CL: All sorts of places, really. I’ve always wondered why songs in general centre on love and relationships, and I’ve started to realise that you can write songs about any relationship, so it doesn’t necessarily have to be a romantic one. I’ve got songs that I’ve written about my mom. She was really worried about me my first year because she thought that I wasn’t settling in at University, so the song was all about trying to make her happy and make it worthwhile to see her smiling.
My cat died over the summer. He was my best friend. I was really heartbroken over that, and I write quite a few songs about it. One in particular that I perform quite a lot sounds as if it’s about a harrowing breakup that’s really affected me, and then people always say to me, ‘What went on there?’ and I’m like, ‘My cat died.’ Amy said I’m not allowed to tell people that anymore, but I still do [laughs].
ST.ART: I guess you can take any sort of experience and turn it into something positive through music, which is really cool.
CL: I mean, that’s definitely what I try to do. If anything upsets me, even if it’s like a fall-out with a friend or maybe my boyfriend doesn’t message me that day, anything absolutely tiny, I’ll write a wee song about it, and I’ll always feel better afterwards. The songs don’t necessarily always make it to being performed, but just even the process of writing out the lyrics and finding a chord progression or an accompaniment that really suits the mood is quite a cathartic experience. I think it’s definitely kind of like a form of therapy, a stress reliever as well.
ST.ART: Which artists are you listening to at this time?
CL: I’m absolutely in love with an artist called Blake Mills at the moment. I’ve been a massive fan of his for not very long in fact, maybe about seven months or so, but he is really great. He’s a singer-songwriter, and he’s quite eccentric. He covers some of Dylan’s stuff. I like Bob Dylan, but I like Blake’s covers in particular because he brings his own element to it. His lyrics are also just really amazing. A lot of his songs are very political, so it feels really worthwhile to listen to.
But then, I have quite an eclectic music taste. I would say I listen to a lot of rock music. Aerosmith is my favourite band from that kind of spectrum. I’ve also been listening to a lot of The Waterboys, which is a band that was introduced to me by Amy, though I did heard of them before but I never really got into them until Amy said, 'Oh, you’ll really like this song' and she put on 'How Long Will I Love You' by them. Ellie Goulding covered it last year, and that was the first time that I had ever heard that song. I just really like them. They have a fiddle in the background of a lot of their tracks, and I have a background in fiddle, so I identify with that.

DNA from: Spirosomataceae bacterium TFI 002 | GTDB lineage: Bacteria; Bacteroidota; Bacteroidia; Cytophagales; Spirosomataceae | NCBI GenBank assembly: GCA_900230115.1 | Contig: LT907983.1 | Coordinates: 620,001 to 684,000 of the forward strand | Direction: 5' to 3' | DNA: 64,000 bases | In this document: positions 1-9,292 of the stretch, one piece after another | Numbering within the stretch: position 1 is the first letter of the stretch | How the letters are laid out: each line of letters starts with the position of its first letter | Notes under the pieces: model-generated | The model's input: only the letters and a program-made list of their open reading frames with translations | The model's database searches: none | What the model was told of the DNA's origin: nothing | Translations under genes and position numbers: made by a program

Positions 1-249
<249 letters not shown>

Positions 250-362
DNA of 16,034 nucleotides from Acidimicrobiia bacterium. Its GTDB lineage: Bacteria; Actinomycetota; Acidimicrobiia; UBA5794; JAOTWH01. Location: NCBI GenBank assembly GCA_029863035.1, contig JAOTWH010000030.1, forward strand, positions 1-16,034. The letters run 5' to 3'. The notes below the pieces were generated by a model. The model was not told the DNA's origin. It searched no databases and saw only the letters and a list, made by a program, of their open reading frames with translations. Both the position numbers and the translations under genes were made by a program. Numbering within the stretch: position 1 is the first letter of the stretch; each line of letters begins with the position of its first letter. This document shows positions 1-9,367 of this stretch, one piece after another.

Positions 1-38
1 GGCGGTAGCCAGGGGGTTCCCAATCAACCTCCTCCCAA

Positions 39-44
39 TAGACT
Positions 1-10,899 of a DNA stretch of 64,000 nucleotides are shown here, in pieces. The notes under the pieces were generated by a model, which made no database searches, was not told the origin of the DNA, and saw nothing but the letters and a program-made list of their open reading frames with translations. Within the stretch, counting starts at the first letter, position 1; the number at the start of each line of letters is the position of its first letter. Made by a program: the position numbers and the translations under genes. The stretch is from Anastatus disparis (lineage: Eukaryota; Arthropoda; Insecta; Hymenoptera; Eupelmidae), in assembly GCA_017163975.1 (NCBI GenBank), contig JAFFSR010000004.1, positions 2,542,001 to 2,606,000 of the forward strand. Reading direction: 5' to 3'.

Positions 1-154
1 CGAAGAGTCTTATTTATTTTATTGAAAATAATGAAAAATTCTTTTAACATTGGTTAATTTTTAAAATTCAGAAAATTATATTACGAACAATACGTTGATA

ST.ART: Have you had a favourite concert experience?
CL: I don’t go to many gigs of very established artists. I’ve only actually been to one, and that was Bon Jovi when I was fifteen – which was great but, you know [laughs]. Through Music is Love, I see a lot of different acts. We had this great 12-piece jazz band come up last week, and unfortunately I missed that gig, but last year I saw them. One of them is my ex-flatmate’s brother, so I knew them through that. They’re just wonderful. They do a Michael Jackson medley, and they’re really fun. They just get you up and dancing, and that’s really great. There’s an alumna of St Andrews that I love seeing live, Hamish Hawk. He just makes me really happy. A lot of his songs are about Edinburgh, so I can personally identify with him because I grew up in Edinburgh. I like that connection. He’s just a wonderful performer to watch because he moves about the songs and you can tell he’s enjoying the experience. I’ve seen in perform twice in Edinburgh, and once he played with Josh Fuchs at the music café during the On the Rocks Festival, which was great.
ST.ART: If you could perform a duet with anyone or any band, dead or alive, who do you think it would be?
CL: Do you know, it’s really strange, and it’s not a singer-songwriter, it would have to be a completely different persona, but I always imagine myself in a glittery dress performing in New York with Frank Sinatra. That would be cool. I always imagine that. But I suppose from a kind of musical perspective, I would really love the chance to sing with Blake Mills. I just think he’s really great. His best song is called 'Don’t Tell Our Friends About Me'. From reading between the lines, I think it’s about this relationship that’s gone downhill and he’s begging his girlfriend not to tell all of their friends how bad he’s been to her. It’s quite an interesting song.